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ENTREPRENEURSHIP I.  A competitive advantage is an advantage over competitors’ gained by offering consumers greater value, either by means of lower prices.

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Presentation on theme: "ENTREPRENEURSHIP I.  A competitive advantage is an advantage over competitors’ gained by offering consumers greater value, either by means of lower prices."— Presentation transcript:

1 ENTREPRENEURSHIP I

2  A competitive advantage is an advantage over competitors’ gained by offering consumers greater value, either by means of lower prices or by providing greater benefits and service that justifies higher prices.

3  Positioning is how your target market defines you in relation to your competitors.

4  To make your product stand out in a crowd You are competing with all the noise out their competing for your potential customers’ attention If you can stand out with a unique benefit, you have a chance at getting their attention.

5  Positioning is how products are perceived in the minds of consumers  How a company sees itself and sees it products are not always the way that customers and potential customers view the products.

6  When positioning your product, it is important to focus on how your target market perceives you…. After all they are the consumers most likely to purchase your product  Key tip: you can never make everyone happy, but you MUST make your target market happy in order to SURVIVE!

7  Is our product the first in its market? If not, how are our competitors positioned?  Do we have enough money to position our products similarly to the market leader & thus take over as the market leader?  If not, we must find an unoccupied position in the market out target market currently cares about.

8  Product Attributes  Benefits  Usage Occasions  Users  Against a Competitor  Away from a Competitor (Quality)  Product Classes

9  For example, Krispy Kreme doughnuts were originally available to consumers only at Krispy Kreme bakeries. In the early 2000’s, the company decided to alter its distribution (Place) strategy to include supermarkets and gas stations. While that decision radically increased sales potential by making the product available to more consumers, it also changed how the target market perceived the Krispy Kreme brand.  Think about it: do you view a sandwich that you buy at a gas station differently from a sandwich that you purchase at a casual dining restaurant?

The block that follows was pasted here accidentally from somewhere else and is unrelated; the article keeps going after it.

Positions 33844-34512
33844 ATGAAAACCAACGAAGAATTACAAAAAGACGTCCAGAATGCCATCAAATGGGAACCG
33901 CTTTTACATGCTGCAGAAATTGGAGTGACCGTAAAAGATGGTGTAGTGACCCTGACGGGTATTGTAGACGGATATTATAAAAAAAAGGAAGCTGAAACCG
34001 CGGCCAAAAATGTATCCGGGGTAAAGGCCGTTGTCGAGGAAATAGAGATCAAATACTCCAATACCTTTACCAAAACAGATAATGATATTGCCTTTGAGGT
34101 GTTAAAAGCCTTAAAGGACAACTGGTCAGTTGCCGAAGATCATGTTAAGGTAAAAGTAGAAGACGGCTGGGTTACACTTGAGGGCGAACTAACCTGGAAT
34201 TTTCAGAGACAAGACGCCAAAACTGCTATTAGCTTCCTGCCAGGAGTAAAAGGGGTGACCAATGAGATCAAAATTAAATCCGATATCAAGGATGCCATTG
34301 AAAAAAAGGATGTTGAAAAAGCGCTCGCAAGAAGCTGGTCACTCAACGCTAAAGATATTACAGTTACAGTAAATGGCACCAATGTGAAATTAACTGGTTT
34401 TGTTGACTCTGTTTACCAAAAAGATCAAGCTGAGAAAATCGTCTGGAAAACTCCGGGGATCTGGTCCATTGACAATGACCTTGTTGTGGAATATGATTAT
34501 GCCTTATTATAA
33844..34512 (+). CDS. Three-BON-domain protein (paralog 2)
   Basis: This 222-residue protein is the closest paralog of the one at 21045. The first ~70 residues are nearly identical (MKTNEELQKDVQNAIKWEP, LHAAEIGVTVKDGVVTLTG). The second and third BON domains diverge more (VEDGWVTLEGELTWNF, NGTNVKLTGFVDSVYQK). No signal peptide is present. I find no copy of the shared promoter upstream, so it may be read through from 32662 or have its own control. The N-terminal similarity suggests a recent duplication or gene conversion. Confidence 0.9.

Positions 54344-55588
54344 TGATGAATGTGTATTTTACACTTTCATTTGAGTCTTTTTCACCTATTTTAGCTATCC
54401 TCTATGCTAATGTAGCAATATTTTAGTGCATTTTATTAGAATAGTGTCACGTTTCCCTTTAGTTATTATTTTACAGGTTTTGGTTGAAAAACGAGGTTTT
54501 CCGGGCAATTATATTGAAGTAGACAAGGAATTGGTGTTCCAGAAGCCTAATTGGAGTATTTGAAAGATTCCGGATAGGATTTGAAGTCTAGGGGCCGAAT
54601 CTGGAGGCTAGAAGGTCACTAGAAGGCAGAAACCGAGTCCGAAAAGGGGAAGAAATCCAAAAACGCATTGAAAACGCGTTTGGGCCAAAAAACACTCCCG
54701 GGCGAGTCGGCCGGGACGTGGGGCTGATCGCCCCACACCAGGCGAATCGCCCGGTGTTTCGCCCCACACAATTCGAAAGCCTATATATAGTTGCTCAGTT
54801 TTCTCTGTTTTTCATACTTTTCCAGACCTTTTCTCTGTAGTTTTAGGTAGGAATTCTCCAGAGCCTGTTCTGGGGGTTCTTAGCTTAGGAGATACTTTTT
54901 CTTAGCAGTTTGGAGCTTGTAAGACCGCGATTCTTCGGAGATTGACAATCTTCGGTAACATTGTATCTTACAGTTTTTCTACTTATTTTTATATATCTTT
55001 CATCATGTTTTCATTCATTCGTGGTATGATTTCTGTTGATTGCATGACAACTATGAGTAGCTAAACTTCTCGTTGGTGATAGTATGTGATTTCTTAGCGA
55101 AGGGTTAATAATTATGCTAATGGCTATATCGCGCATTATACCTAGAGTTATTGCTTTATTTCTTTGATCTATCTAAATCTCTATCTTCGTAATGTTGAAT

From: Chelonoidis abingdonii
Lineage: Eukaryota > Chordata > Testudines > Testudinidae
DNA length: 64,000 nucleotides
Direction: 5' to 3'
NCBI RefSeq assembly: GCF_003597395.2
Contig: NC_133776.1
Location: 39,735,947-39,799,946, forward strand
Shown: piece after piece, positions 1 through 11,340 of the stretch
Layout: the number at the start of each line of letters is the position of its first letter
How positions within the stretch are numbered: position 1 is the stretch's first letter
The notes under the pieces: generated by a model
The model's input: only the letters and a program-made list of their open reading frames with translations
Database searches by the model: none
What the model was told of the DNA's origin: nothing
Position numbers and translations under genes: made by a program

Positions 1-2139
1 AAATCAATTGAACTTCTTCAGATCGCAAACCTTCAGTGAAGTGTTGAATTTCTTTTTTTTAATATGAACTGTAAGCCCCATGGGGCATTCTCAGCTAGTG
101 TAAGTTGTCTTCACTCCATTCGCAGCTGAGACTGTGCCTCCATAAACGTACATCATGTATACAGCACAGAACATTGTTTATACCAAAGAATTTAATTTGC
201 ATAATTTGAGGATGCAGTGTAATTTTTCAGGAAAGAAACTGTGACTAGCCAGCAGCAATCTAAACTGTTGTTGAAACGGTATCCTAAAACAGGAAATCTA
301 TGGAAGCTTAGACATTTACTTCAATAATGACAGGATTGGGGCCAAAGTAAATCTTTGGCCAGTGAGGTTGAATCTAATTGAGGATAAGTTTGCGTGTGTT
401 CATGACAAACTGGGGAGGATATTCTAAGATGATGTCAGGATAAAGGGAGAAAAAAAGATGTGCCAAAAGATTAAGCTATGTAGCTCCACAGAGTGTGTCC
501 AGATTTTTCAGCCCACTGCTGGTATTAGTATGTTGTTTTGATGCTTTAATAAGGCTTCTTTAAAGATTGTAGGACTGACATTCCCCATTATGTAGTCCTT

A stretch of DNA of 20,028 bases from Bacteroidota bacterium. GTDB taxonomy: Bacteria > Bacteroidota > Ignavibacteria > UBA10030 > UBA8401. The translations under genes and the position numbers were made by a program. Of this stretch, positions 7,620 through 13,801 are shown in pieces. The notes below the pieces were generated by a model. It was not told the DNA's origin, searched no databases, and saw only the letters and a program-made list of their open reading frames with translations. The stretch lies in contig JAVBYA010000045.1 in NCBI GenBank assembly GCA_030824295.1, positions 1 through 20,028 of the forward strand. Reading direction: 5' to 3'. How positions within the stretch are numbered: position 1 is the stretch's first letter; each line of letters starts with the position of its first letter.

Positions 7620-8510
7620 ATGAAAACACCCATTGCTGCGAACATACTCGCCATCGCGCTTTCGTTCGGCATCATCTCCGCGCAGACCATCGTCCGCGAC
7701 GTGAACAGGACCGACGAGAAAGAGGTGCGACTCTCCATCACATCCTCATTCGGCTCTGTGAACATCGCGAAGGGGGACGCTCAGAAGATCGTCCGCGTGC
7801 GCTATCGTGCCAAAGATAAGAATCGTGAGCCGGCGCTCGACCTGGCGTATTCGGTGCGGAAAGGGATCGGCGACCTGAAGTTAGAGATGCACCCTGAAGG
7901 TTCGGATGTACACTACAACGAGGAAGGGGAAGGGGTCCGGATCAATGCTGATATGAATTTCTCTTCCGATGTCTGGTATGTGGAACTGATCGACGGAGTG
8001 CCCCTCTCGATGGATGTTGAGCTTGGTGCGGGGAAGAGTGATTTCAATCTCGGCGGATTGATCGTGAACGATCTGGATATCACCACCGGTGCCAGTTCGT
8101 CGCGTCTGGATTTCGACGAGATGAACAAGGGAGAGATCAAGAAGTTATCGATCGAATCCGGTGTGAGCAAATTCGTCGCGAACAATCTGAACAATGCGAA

10  Product What does the customer want from the product/service? What needs does it satisfy? How and where will the customer use it? How is it differentiated versus your competitors’ products/services?

11  Place Where do buyers look for your product or service? If they look in a store, what kind? A specialist boutique or in a supermarket, or both? Or online? Or direct, via a catalogue? How can you access the right distribution channels? Do you need to use a sales force? Or attend trade fairs? Or make online submissions? Or send samples to catalogue companies? What do your competitors do, and how can you learn from that and/or differentiate what you do from them?

12  Price What is the value of the product or service to the buyer? Are there established price points for products or services in this area? Is the customer price sensitive? Will a small decrease in price gain you extra market share? Or will a small increase be indiscernible, and so gain you extra profit margin? What discounts should be offered to trade customers, or to other specific segments of your market? How will your price compare with your competitors?

13  Promotion Where and when can you get across your marketing messages to your target market? Will you reach your audience by advertising in the press, or on TV, or radio, or on billboards? By using direct mail? Through PR? On the Internet? When is the best time to promote? Is there seasonality in the market? Are there any wider environmental issues that suggest or dictate the timing of your market launch, or the timing of subsequent promotions? How do your competitors do their promotions? And how does that influence your choice of promotional activity?

14  Ever wonder about the laundry detergent product category? Why do several companies produce the majority of laundry brands? For example, Procter & Gamble markets Tide, Gain, Era, Cheer, Ivory, and Bold... among others. How does P&G differentiate these brands? How many different messages can you develop about laundry detergent?  Using the Web and a little research at a retail outlet that sells laundry detergent, conduct an analysis of the P&G brands of laundry detergent. What are the distinguishing features of each brand -- and are they clearly communicated to the consumer? What are the target markets for each brand? Are the positions different enough to avoid cannibalization?


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